If Government and State funding went into the production of texts of important and popular Urdu authors in the Devanagari script,the reading of literature in this beautiful language would grow tremendously in the country
Until the Partition of India, Urdu enjoyed tremendous cultural prestige among educated north Indian Muslims and Hindus, as well as among the more conscientious British administrators.
Urdu was also the first literary language for many of those who also wrote in Hindi. For instance, Upendranath Ashk and Munshi Premchand were famous Urdu authors before they even began to write in Hindi.
In order to fully grasp the state of Urdu in the post-Independence period, an examination of the roots of the language is required. Urdu within India has faced many turbulent times, pressure brought upon by the Government, Hindi chauvinists and sometimes the ineffectiveness of Urdu literary education.
In 1947, when the country gained its independence from British rule and Pakistan was formed, a great shift was made in the maintenance of Urdu in India. Many Urdu experts may argue that within India during the period immediately following Independence, keeping the language alive was a difficult task in many respects.
Many organisations and individuals, with and without the support of the Government, worked hard over the decades to preserve the language and educate the younger generations.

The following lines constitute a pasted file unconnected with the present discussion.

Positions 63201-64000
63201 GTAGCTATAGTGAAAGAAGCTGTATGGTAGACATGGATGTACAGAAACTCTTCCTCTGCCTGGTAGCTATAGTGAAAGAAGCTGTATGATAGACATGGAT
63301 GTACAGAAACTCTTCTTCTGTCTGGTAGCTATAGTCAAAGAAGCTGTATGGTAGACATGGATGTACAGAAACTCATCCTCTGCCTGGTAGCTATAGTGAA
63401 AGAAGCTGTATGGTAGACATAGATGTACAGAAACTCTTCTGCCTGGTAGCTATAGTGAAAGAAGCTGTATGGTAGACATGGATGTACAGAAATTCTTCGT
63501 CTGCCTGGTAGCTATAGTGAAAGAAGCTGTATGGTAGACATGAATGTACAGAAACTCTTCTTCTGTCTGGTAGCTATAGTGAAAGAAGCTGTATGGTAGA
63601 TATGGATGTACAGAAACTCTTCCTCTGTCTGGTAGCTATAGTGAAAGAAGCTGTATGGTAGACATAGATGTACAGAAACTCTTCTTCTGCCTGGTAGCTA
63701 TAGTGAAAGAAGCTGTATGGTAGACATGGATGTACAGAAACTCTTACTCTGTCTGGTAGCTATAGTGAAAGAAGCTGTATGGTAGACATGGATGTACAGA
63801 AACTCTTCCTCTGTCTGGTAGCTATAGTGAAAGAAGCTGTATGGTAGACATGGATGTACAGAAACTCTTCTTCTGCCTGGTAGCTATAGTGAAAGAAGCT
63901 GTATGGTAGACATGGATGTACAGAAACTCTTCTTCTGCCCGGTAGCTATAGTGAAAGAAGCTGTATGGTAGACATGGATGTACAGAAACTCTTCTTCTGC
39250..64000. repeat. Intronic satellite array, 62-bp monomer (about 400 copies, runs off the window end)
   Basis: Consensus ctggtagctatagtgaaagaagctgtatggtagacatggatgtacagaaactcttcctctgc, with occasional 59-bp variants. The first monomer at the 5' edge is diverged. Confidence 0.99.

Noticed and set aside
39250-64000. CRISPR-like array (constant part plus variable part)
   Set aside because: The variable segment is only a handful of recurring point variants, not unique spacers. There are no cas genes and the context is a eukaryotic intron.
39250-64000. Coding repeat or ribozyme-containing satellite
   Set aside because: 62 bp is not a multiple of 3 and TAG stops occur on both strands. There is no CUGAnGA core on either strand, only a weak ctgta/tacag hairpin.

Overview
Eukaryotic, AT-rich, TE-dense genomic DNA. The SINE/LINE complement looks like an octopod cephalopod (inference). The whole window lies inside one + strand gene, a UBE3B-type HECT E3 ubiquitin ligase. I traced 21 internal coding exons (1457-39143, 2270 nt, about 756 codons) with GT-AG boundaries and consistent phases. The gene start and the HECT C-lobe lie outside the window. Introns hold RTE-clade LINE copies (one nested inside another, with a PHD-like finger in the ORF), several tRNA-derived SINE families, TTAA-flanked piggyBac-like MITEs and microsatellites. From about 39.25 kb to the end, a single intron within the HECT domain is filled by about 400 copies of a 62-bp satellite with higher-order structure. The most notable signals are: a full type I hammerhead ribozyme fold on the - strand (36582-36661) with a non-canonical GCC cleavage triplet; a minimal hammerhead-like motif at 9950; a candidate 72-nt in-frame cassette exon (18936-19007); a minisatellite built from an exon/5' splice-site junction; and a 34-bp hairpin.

However, there were and still remain, many roadblocks to progress in preserving and spreading the language in modern India.
Among the Urdu writers of the 19th century, the most renowned was Asadullah Khan Ghalib (1797-1869) who was described by Muhammad Sadiq in his book A History of Urdu Literature as a visionary who “broke away from the past both in thought and style. He stands at the threshold of the modern world.” Other famous literary figures were poet Muhammad Iqbal (1878-1938) and short story writer SH Manto (1912-55).
Although, since the Partition, the use of Urdu has become more and more restricted to Pakistan and among Indian Muslims, it is still the primary literary language of many Hindus and Sikhs in India.
In the early years of Independence, in the area which one might call the heartland of Urdu, Uttar Pradesh (UP) and Bihar, the Governments of these States were working to discontinue its use. The somewhat twisted interpretation of the three-language formula devised by the Government was the device by which the State Governments attacked it.
The Centre recommended that three tongues be taught in all schools, the language of the State, a modern Indian language and one other tongue. In UP, Urdu should have been chosen as one of the three languages as it was the most widely used means of communication there after Hindi. However, the Government of UP and some other Hindi-Urdu speaking States chose Sanskrit as the modern language, and so Urdu, which was taught in schools before Independence, was discontinued.